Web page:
Dhaka ranks as the seventh least liveable city in the world this year, moving up three spots from its 2021 ranking, according to an annual report from the Economist Intelligence Unit, Reuters reports.
The Bangladesh capital improved its position, as Karachi, Algiers and Tripoli moved down. The change was largely due to the lifting of pandemic restrictions, the EIU said.
Dhaka scored 39.2 out of 100 and ranked 166th out of 172 cities on the Global Liveability Index for 2022, published on Thursday. Its score in the 2021 ranking was 33.5.
The EIU index takes five major factors into consideration – stability, healthcare, culture and environment, education, and infrastructure.
Damascus in war-torn Syria remained the worst-ranked city.
Even among the bottom ten cities, Dhaka fared the worst on infrastructure, scoring only 26.8.
The EIU rankings were shaken up due to the COVID-19 pandemic, which led to the 2020 index being scrapped and fluctuations in the 2021 rankings as lockdowns and social distancing measures affected scores for culture, education and healthcare shifted in cities across the world.
However, the 2022 version of the index saw scores normalise as pandemic restrictions were lifted.
Vienna, which had spilled to 12th place in the 2021 rankings as its museums and restaurants closed, regained the top spot. Copenhagen ranked second, while Zurich and Calgary tied for third and Vancouver rounded out the top five.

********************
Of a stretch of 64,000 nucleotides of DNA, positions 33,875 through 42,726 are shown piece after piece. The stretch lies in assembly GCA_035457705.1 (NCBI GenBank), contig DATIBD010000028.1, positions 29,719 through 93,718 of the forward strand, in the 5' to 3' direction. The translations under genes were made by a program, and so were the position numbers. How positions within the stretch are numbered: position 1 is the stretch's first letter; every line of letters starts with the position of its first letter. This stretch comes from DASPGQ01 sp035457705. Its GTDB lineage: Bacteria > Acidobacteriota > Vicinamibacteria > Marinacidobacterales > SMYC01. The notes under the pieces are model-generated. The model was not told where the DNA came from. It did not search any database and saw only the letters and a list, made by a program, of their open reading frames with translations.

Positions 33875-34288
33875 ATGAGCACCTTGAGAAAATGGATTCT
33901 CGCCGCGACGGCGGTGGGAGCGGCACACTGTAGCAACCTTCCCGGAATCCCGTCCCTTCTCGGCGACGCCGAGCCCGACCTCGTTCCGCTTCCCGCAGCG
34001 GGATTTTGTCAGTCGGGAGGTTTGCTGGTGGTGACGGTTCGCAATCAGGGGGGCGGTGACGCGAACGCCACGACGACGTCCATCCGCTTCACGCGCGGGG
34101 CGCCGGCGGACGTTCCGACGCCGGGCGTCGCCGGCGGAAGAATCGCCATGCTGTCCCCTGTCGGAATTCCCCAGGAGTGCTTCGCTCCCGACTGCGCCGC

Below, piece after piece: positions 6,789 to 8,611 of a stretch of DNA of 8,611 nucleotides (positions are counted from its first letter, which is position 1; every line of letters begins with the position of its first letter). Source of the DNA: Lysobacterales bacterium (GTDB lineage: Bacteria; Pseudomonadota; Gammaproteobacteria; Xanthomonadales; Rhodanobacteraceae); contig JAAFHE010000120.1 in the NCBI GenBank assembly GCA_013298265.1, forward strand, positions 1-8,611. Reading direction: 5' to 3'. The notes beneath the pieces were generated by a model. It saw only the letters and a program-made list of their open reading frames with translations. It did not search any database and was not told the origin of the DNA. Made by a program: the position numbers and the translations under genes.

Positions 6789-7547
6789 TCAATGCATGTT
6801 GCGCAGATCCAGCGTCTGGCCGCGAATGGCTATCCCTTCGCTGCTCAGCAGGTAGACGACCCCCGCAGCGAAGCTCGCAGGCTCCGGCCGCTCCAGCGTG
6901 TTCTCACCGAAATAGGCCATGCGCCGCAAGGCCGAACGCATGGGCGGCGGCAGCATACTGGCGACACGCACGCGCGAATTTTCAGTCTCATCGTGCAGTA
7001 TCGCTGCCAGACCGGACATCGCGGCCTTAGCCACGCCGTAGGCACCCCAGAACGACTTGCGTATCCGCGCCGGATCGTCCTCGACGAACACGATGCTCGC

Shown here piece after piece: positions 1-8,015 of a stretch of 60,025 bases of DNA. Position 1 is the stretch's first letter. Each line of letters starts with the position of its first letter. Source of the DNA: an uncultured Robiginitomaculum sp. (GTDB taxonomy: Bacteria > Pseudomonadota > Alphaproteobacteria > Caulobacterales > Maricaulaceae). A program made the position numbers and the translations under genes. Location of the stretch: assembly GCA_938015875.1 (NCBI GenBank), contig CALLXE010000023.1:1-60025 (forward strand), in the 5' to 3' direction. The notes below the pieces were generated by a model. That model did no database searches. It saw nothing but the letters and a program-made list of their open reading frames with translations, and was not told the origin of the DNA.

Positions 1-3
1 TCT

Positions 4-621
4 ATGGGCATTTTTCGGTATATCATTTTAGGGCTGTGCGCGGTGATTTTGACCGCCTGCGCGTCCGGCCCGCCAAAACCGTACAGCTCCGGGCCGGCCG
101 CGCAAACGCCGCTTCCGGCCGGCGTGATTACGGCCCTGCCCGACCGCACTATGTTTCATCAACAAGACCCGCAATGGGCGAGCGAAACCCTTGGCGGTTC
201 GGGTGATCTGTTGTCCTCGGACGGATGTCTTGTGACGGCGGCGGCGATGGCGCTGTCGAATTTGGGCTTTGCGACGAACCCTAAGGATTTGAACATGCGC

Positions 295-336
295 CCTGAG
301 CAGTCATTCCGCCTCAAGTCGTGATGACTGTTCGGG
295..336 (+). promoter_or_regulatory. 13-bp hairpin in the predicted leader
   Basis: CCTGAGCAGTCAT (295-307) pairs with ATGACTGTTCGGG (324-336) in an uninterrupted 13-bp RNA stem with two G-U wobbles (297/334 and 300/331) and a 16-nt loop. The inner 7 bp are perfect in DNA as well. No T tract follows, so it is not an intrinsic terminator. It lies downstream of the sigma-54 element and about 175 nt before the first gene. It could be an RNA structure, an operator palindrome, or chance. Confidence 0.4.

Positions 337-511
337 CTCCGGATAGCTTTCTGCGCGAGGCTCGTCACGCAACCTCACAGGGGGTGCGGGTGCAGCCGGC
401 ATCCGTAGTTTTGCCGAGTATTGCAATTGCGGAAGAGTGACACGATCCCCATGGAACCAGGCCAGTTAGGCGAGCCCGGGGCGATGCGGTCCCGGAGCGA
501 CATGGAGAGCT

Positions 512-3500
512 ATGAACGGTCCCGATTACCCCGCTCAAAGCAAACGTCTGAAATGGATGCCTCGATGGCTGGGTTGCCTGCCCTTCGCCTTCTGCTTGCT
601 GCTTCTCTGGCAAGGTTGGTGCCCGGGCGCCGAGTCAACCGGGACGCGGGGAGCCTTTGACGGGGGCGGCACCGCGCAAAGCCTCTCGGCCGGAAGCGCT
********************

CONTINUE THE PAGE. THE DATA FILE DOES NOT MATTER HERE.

The top end of the rankings was largely dominated by cities in western Europe and Canada.
The biggest changes since last year’s rankings were powered by the changing coronavirus situation.
Auckland, which had taken the top spot last year, tumbled by 33 places. Wellington and Adelaide, two other cities in New Zealand, fell 46 places and 27 places, respectively.
Cities in Germany, the UK and France, which had slipped in last year’s ranking, improved.
Frankfurt climbed 32 places to seventh, while Hamburg moved up 31 places to 16th.
The survey for Kyiv was cut short due to Russia’s invasion, the EIU noted.
Meanwhile, the Russian capital of Moscow saw its liveability fall by 15 places while St Petersburg slipped by 13 due to increased censorship amid the conflict and additional restrictions on culture and environment due to Western sanctions.
Thirty-three new cities were added to the index this year, including 11 in China.